Help to Grow MapSwipe by Joining the Collective – A Year of Blogs – Nov 2020

24 November 2020

MapSwipe - Why we’re setting up a collective…

If you’re reading this blog post today, you might have tried the app MapSwipe. Thank you for that, the minutes you and about 3000 other people spend every month looking at imagery does make a difference, whether it’s in the fight against Covid in Mali, or Ebola in the DRC.

I joined the MapSwipe team just over 2 years ago, when Benni Herfort told me he was looking for an app developer who could help him fix a few bugs. I knew the technology he needed, I had a bit of time on my hands, so I offered to help out “for 3 weeks”. The few bugs became many, and soon we were planning a major update of the app which came out in October 2019, after almost a year of work. Another year later, we’ve released 8 more versions of the app (and over 120 test versions).

This work has allowed us to provide lots of improvements, many of which you are not aware of as the user, but are important anyway. We’ve translated the app to 14 languages, made it possible to find changes over time in imagery, added a great tutorial to help new users understand how to use the app. We’ve also improved access to the resulting data, built a leaderboard, complied with GDPR, made the app more responsive and fixed countless little issues, many of which we only discovered thanks to your bug reports. Then there is the truly boring work, like upgrading software dependencies so that the app can continue working on new phones, or writing to Google when they drop the app from the PlayStore because it talks about Covid.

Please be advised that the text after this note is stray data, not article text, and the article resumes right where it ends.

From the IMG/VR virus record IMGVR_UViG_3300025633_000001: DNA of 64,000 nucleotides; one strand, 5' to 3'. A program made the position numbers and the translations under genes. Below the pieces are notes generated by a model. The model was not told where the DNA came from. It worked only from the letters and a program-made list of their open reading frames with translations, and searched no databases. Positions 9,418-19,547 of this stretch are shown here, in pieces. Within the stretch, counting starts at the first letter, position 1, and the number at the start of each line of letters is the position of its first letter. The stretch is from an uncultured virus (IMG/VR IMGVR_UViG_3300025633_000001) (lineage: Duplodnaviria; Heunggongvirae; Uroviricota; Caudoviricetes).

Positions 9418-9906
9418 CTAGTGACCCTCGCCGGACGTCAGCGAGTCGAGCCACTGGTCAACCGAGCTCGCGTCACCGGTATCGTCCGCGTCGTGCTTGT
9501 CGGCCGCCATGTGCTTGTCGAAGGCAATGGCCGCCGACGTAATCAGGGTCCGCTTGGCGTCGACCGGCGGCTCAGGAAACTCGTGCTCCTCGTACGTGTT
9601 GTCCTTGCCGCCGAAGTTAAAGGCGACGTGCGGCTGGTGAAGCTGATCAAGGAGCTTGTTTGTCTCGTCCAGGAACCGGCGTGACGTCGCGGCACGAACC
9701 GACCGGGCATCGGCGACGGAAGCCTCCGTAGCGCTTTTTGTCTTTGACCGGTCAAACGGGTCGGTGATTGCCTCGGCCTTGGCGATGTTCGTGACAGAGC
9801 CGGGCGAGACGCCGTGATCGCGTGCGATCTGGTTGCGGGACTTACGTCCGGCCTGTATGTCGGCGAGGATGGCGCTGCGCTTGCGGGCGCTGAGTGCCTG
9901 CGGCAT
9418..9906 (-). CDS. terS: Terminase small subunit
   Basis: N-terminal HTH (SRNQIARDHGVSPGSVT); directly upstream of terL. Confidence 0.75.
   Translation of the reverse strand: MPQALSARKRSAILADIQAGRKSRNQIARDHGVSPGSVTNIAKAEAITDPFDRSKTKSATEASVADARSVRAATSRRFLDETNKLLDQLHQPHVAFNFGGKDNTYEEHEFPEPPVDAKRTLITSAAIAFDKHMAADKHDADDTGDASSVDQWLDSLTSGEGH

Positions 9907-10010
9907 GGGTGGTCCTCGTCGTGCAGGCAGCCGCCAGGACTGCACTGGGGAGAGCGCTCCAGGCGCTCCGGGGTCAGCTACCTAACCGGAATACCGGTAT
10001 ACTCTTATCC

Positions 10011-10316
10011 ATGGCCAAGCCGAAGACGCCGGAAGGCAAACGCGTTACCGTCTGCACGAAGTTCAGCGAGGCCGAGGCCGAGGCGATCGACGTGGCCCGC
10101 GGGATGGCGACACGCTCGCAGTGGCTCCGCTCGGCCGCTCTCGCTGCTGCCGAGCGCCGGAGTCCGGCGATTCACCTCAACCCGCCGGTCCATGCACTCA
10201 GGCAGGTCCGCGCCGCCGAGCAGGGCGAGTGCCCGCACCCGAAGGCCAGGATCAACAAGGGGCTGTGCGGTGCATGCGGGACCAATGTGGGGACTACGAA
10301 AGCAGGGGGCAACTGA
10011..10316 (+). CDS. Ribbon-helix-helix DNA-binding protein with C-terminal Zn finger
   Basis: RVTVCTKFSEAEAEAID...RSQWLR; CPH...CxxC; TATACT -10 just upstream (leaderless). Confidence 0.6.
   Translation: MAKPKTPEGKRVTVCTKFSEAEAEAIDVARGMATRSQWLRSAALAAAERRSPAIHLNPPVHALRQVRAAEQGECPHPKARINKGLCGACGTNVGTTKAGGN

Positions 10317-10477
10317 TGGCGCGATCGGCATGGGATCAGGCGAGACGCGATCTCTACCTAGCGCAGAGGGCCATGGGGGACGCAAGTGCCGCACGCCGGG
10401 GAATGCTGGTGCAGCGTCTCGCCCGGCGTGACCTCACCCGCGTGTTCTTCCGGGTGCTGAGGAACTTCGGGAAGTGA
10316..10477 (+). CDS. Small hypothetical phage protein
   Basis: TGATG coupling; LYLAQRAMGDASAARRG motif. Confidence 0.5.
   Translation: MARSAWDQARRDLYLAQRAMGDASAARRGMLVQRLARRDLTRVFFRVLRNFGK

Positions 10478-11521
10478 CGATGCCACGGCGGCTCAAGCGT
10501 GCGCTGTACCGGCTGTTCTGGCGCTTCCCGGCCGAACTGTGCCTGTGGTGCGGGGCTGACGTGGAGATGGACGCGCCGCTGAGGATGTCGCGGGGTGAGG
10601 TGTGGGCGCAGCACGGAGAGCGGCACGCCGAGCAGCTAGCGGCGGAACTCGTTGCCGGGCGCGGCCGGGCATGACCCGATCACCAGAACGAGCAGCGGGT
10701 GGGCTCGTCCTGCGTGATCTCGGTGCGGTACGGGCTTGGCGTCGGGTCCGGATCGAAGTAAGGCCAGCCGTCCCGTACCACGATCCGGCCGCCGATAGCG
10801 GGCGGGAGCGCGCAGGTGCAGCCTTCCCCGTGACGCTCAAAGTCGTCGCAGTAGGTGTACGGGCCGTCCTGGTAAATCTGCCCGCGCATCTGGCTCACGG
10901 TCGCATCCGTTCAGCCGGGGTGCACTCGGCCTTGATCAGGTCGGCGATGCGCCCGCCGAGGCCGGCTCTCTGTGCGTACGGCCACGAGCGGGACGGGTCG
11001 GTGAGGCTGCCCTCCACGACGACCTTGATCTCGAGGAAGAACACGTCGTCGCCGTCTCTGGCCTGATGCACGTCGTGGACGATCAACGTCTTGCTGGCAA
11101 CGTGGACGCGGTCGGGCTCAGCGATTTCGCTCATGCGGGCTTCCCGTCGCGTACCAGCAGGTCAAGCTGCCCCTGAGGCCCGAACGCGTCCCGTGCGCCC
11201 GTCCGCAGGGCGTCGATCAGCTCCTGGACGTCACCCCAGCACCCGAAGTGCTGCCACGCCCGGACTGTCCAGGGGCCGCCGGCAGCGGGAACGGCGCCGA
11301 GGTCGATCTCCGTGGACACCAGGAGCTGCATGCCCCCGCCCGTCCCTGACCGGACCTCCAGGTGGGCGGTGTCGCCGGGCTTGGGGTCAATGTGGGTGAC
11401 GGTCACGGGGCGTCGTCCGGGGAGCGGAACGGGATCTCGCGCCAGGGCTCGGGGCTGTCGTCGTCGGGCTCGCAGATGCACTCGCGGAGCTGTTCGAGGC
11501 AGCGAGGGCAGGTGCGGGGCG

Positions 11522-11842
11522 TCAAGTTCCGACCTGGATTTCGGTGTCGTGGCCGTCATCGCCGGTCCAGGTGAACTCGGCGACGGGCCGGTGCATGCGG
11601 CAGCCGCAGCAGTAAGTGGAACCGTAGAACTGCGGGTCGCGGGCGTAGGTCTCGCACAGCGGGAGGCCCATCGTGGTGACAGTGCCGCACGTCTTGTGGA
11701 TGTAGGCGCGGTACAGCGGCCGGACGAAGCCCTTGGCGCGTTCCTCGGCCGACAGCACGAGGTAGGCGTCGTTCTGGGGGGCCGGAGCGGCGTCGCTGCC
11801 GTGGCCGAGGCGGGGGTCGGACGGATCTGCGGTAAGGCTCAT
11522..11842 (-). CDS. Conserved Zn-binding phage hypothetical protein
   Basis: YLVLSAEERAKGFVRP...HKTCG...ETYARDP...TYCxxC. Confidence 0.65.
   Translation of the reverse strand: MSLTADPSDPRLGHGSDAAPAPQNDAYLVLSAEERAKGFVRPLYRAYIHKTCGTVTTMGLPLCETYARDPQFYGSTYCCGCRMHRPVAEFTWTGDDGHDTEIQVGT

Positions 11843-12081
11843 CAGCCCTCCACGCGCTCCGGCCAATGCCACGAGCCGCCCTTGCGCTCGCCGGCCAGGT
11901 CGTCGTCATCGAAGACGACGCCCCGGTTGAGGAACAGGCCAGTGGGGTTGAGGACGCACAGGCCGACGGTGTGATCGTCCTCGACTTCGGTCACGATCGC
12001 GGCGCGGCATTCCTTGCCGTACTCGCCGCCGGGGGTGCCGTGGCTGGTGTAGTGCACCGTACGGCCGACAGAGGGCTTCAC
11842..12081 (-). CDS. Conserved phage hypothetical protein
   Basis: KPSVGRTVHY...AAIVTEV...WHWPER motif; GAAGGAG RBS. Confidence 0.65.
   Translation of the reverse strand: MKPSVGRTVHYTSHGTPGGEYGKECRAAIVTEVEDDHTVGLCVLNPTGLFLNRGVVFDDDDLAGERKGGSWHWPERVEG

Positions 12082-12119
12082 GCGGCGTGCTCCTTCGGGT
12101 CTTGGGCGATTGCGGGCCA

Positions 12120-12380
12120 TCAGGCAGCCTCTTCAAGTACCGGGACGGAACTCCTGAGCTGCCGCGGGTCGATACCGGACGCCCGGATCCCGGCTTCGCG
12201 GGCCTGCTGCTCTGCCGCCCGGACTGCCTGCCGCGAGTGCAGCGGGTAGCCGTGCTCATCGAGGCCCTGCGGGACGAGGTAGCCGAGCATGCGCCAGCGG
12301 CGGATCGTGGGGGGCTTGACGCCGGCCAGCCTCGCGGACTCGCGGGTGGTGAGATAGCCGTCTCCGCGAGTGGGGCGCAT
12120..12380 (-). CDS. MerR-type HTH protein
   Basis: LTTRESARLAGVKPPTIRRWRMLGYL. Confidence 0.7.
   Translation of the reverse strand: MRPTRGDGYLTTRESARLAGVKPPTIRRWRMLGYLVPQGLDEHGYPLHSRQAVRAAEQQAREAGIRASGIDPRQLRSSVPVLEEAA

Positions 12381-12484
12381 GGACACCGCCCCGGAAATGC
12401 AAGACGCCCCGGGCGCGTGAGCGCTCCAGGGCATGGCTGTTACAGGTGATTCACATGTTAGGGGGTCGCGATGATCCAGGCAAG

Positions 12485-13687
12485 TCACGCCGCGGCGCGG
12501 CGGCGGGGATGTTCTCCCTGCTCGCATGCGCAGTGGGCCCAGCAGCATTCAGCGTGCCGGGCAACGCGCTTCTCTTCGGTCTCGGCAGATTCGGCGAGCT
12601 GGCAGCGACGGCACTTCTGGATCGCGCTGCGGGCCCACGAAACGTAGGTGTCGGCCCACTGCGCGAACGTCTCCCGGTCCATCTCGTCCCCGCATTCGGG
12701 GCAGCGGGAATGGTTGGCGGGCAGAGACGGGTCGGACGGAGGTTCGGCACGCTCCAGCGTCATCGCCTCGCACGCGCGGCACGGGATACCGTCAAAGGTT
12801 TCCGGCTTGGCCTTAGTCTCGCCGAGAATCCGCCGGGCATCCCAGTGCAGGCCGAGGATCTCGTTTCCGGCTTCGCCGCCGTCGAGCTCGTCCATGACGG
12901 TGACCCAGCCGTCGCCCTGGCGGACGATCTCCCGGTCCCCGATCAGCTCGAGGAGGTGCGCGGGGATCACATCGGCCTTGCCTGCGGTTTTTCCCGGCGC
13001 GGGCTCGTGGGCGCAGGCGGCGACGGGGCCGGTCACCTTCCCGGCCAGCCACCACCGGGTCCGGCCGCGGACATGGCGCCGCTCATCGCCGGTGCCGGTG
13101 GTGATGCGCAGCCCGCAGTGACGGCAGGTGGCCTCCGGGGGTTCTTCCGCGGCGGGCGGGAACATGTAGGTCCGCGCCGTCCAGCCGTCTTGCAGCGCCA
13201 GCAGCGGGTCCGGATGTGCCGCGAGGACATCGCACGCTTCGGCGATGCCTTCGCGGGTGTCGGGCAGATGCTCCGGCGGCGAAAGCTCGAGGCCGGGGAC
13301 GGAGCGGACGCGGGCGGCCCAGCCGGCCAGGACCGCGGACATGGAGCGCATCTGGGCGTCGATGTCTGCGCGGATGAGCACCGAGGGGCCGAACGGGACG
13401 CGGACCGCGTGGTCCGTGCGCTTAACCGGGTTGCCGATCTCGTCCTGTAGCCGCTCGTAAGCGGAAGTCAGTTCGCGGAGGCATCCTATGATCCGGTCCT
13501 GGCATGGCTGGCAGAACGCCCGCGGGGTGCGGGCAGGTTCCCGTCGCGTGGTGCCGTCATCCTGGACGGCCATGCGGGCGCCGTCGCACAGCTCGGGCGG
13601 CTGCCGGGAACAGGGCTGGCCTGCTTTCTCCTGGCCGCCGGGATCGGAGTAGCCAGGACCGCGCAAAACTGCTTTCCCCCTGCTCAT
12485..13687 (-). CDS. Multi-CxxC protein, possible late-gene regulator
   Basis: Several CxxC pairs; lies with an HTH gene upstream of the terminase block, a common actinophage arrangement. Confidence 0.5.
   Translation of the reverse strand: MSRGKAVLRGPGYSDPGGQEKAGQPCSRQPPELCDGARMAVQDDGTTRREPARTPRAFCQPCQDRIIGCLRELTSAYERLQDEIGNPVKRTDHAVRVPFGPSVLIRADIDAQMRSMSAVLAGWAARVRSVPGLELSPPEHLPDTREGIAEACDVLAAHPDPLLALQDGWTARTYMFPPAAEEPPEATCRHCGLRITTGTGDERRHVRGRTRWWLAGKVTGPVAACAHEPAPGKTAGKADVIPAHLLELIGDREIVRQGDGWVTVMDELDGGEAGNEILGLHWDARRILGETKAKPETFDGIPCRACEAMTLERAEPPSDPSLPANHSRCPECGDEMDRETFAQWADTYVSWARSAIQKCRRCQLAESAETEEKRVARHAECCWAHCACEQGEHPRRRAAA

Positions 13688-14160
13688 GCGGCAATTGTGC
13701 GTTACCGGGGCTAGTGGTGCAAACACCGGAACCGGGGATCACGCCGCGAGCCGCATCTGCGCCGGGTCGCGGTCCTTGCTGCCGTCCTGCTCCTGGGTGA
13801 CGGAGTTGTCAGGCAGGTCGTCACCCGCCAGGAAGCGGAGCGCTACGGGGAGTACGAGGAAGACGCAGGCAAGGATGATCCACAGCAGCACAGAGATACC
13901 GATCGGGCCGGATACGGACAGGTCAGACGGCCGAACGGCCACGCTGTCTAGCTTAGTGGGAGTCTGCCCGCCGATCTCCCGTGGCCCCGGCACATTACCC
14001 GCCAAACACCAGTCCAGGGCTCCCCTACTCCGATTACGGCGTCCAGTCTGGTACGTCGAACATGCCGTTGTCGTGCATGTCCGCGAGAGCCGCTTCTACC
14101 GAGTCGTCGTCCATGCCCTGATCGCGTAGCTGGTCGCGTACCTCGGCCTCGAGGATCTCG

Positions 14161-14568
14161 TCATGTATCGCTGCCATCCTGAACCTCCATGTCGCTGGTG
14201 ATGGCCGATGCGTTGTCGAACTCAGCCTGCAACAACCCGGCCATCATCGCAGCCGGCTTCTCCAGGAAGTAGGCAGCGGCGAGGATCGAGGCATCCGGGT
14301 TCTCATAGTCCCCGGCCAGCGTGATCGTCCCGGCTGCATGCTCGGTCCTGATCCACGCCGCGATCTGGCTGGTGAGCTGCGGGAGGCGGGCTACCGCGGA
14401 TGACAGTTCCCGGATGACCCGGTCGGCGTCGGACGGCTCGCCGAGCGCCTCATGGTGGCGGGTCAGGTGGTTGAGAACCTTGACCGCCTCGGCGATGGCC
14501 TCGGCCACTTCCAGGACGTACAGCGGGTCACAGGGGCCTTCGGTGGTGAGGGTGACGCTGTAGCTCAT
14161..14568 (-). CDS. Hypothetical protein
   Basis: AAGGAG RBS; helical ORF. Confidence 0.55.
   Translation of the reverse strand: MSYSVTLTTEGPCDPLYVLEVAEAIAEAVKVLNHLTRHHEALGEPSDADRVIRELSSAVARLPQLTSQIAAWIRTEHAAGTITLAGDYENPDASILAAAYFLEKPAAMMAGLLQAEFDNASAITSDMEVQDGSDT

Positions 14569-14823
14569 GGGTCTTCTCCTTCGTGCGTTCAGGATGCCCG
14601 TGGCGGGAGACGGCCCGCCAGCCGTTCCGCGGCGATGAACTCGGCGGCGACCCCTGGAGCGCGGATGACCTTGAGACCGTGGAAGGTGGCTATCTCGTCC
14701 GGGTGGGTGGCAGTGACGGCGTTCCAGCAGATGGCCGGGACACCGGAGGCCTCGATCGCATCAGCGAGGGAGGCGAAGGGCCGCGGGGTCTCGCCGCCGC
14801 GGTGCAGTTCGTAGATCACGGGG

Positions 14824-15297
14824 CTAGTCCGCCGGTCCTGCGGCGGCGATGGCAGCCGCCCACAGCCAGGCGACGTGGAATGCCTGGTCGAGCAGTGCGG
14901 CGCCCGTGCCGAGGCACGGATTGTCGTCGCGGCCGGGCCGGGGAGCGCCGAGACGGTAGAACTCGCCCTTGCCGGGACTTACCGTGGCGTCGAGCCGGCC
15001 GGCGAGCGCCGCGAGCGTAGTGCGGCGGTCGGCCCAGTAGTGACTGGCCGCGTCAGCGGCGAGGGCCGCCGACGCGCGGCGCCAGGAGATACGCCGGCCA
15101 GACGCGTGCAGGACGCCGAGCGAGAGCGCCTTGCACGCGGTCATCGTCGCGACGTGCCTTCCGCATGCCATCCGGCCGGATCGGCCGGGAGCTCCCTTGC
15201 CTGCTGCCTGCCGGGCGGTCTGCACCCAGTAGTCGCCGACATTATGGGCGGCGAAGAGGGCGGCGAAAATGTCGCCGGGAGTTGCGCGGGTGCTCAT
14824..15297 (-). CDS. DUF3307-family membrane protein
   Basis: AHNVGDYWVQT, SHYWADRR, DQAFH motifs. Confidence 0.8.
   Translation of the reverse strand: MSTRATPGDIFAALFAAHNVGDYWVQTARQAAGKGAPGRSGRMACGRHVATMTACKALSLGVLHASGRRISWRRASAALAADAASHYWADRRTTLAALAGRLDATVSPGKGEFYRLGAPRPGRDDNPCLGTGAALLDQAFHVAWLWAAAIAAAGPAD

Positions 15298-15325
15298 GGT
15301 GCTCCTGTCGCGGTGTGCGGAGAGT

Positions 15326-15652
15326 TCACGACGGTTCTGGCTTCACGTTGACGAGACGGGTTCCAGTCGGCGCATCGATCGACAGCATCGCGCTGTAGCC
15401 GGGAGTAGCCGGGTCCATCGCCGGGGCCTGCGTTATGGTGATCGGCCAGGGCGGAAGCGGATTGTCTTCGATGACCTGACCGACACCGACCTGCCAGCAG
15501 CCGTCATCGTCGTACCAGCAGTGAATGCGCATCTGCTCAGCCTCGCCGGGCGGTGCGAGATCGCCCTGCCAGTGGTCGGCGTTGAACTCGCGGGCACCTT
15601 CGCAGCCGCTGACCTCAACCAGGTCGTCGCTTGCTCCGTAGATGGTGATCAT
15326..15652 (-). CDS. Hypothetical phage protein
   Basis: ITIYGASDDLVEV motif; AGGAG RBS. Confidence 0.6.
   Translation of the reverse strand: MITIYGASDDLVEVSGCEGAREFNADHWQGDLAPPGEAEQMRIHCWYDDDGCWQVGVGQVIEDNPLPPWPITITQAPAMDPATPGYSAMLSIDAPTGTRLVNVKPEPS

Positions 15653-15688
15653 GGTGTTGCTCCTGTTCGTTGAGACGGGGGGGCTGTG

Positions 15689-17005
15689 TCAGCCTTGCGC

All of this has taken thousands of hours of work by designers, translators, bloggers, developers, testers, and many others. Some of it was paid for, but a lot was volunteered time. Today, over 20 people contribute to making MapSwipe work, even before any mapping is done. Only a few months ago, this number was closer to 5 (the biggest increase came from translators, if you wonder). The biggest risk for the project right now is what is known as a bus factor of 1. If any of the core people were hit by a bus (or something less dramatic, like they simply had other priorities), there is nobody else who knows how to do their job. So we need help, new members who can help us keep the project going and getting better.

Today, I want to ask for your help with a small donation to our brand new OpenCollective. I love MapSwipe, its goals and the team. But realistically, if we want the app to keep working reliably, we can’t just rely on people’s goodwill to spend all these days working on it. We are working with the organisations that use the results from MapSwipe (MSF, HOT, the Red Cross…) to get some support from them, but we also want to make sure this does not just become their project (and to be fair, they already provide a lot of support). We believe that many other organizations could benefit from MapSwipe, and your donation can help us reach out to them, and offer to support their work for free.

But more importantly, the entire core team (excluding translators) is made up of Western Europeans and Americans, all white, and mostly male (I’m one of them). I find it a bit sad, especially considering that the focus of the project is the “Global South”. I believe the reasons for this are complex, but a key one is opportunity. As I wrote at the start of this post, the main reason I could join the team was because I had a bit of free time. I could afford to work for a few days without pay. There are tons of very talented people out there who unfortunately do not have this luxury. So when we rely on volunteers to run the project, we are also limiting the talent pool, and skewing it very strongly towards people like me. And while I think we’ve done an ok job so far, I’m convinced we could do so much better with a more diverse team.

Join us today, make a donation on our OpenCollective page, join our Slack group to say hi, or drop us an email, and help us shape the future of MapSwipe!

Thank you for your support!

  • Laurent and the whole team

by Laurent Savaëte